Of wellness and worship

Ryan Kiesel

Ryan Kiesel, executive director of the American Civil Liberties Union of Oklahoma, told the Oklahoma City Council and municipal attorney Kenneth Jordan on July 16 all potential trouble spots in the offer by Putnam City Baptist Church “should be resolved” quickly in order to avoid litigation.

“A partnership between the city and a religious organization is not a violation of the First Amendment, but after reading through the proposal, it’s apparent several items blur the line between the separation of church and state,” Kiesel said. “It gives the impression the city is endorsing the religious mission of Putnam City Baptist Church.”

Specifically, he said the proposal suggests the wellness center would use the same hiring practices as the church.

“That could result in a lack of equal employment opportunities for people who don’t believe as they do,” he said. “We have serious concerns the proposal would not explicitly protect against discrimination or promote equal opportunities for many people, including people of different faiths or people of the same faith who might be from a different congregation.”

Kiesel also questioned if members of the lesbian, gay, bisexual and transgender community would be allowed to work or volunteer at the wellness center.

“Our goal is to help the city avoid making decisions now that might invite litigation and delay the building of a wellness center for the people of Oklahoma City,” he said.

City and MAPS 3 officials intend to negotiate with the church and the Oklahoma City-County Health Department as two potential wellness center operators. Talks are scheduled to begin in early August.

Kiesel expressed other concerns, including the congregation’s intent to rent the facility on Wednesday nights and all day Sunday, and its proposed affiliation with Open Arms Clinic, a medical center with links to the Christian-based Butterfield Memorial Foundation.

In part, the First Amendment reads, “Congress shall make no law respecting an establishment of religion, or prohibiting the free exercise thereof.”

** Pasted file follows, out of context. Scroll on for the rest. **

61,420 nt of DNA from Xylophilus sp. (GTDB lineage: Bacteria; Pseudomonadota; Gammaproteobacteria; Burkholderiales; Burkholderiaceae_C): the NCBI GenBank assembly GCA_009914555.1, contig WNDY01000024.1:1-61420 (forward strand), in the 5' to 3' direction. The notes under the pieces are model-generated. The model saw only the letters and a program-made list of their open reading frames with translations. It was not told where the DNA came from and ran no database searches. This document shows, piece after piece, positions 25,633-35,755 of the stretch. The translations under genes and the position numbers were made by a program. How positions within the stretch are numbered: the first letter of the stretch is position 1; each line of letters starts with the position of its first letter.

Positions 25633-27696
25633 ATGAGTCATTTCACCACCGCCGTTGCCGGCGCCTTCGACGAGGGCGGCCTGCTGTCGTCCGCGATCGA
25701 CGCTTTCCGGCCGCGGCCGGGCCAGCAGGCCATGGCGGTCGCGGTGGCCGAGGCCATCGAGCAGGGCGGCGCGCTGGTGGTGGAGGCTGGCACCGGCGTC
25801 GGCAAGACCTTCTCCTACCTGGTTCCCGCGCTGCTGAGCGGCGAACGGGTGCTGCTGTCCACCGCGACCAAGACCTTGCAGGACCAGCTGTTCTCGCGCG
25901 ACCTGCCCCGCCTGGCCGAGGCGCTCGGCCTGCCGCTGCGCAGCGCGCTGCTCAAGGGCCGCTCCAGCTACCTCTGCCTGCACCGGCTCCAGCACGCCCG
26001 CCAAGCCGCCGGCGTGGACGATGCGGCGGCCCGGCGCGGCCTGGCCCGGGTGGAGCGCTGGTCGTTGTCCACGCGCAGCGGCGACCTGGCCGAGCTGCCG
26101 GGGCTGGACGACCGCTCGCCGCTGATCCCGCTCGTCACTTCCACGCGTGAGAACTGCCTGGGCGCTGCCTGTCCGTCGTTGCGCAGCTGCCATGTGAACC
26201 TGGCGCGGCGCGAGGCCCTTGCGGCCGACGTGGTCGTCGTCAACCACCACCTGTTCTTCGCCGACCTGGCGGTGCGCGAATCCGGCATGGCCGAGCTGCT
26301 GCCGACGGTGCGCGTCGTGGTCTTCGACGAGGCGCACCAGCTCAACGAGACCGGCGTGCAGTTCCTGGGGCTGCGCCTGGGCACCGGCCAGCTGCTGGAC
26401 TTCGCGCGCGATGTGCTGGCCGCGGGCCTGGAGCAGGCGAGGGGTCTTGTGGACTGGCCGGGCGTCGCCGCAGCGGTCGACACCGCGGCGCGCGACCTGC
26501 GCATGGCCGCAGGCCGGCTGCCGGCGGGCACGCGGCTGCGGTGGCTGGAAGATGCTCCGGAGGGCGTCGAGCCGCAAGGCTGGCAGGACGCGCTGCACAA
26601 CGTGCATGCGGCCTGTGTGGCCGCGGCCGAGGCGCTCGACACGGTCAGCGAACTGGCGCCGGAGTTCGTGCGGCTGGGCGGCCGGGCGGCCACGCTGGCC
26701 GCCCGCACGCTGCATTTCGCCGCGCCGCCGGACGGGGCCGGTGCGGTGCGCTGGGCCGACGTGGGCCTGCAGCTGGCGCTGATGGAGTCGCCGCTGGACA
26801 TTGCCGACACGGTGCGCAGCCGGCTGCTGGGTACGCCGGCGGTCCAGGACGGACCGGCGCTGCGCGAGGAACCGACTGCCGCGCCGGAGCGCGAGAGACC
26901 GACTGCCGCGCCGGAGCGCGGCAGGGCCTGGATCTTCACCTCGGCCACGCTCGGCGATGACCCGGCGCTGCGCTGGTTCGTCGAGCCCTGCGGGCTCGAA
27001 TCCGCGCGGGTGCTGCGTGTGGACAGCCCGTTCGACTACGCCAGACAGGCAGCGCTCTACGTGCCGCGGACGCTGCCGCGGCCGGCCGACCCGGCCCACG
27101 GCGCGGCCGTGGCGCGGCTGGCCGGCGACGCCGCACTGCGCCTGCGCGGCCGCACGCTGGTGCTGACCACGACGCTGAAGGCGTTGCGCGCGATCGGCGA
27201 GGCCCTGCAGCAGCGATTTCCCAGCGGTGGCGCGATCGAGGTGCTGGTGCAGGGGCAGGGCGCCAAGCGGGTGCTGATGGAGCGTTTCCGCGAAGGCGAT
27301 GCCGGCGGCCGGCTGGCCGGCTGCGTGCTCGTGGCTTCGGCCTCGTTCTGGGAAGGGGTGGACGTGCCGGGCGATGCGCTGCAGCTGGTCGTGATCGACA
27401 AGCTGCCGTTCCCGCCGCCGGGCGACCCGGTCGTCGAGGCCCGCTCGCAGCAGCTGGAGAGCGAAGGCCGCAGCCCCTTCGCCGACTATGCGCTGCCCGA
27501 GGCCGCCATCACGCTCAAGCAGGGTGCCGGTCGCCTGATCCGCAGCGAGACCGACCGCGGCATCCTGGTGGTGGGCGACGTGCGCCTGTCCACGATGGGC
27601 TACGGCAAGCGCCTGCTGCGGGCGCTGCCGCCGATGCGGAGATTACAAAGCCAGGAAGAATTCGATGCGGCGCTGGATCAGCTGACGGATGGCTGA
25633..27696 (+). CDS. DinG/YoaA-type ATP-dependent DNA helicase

Kiesel contends the church’s proposal and the city’s willingness to negotiate demonstrate “an appearance of establishing or the endorsement of religion by a government entity.”

“It’s not just one individual part of this proposal that makes it
problematic,” he said. “It’s the combination of it all. It creates an
excessive entanglement between church and state that nobody wants.”

Pastor
William Hulse said many of the items in the proposal are patterned
after the Adult Wellness Center in Rogers, Ark. That facility closes at
noon on Saturday and all day Sundays.

If operated by Putnam City Baptist Church, the wellness center would be located on its campus, 11401 N. Rockwell.

Equal opportunities
All
of the potential red flags raised by the ACLU will be addressed when
negotiations begin, according to assistant municipal counselor Amanda
Carpenter.

“The
council is very sensitive to the issues he has raised. They were
discussed during (previous) interviews with Healthy Living Inc.,” she
said. “We have not seen the church’s hiring practices, but the city will
explore them to ensure there are equal employment opportunities.”

Healthy
Living Inc. is the nonprofit group that would operate the center, if
approved. The organization would be overseen by a nine-member board of
directors, six of whom have no direct connections to Putnam City Baptist
Church.

The proposal was submitted under the church’s name instead of Healthy Living Inc., because of time limitations, Hulse said.

“If
we had had enough time, Putnam City Baptist Church would never have
been mentioned other than as a leasee,” he said. “This will not be run
by the church. This will be run as a secular, nonprofit organization
helping the senior citizens of northwest OKC. There are tons of
faith-based initiatives out there, but I promised the council it would
be run as a secular entity. As far as we’re concerned, an atheist can
serve as a volunteer. We are designed to be a community blessing.”

Kiesel also is concerned that Healthy Living Inc., would offer Bible study as part of the wellness center programs.

“There have to be guarantees as part of the contract that [church members and volunteers] won’t be proselytizing,” he said.

Kiesel
intends to send a letter to city officials outlining the ACLU’s
concerns while also inviting them to use his organization as a legal
resource.

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Tim Farley

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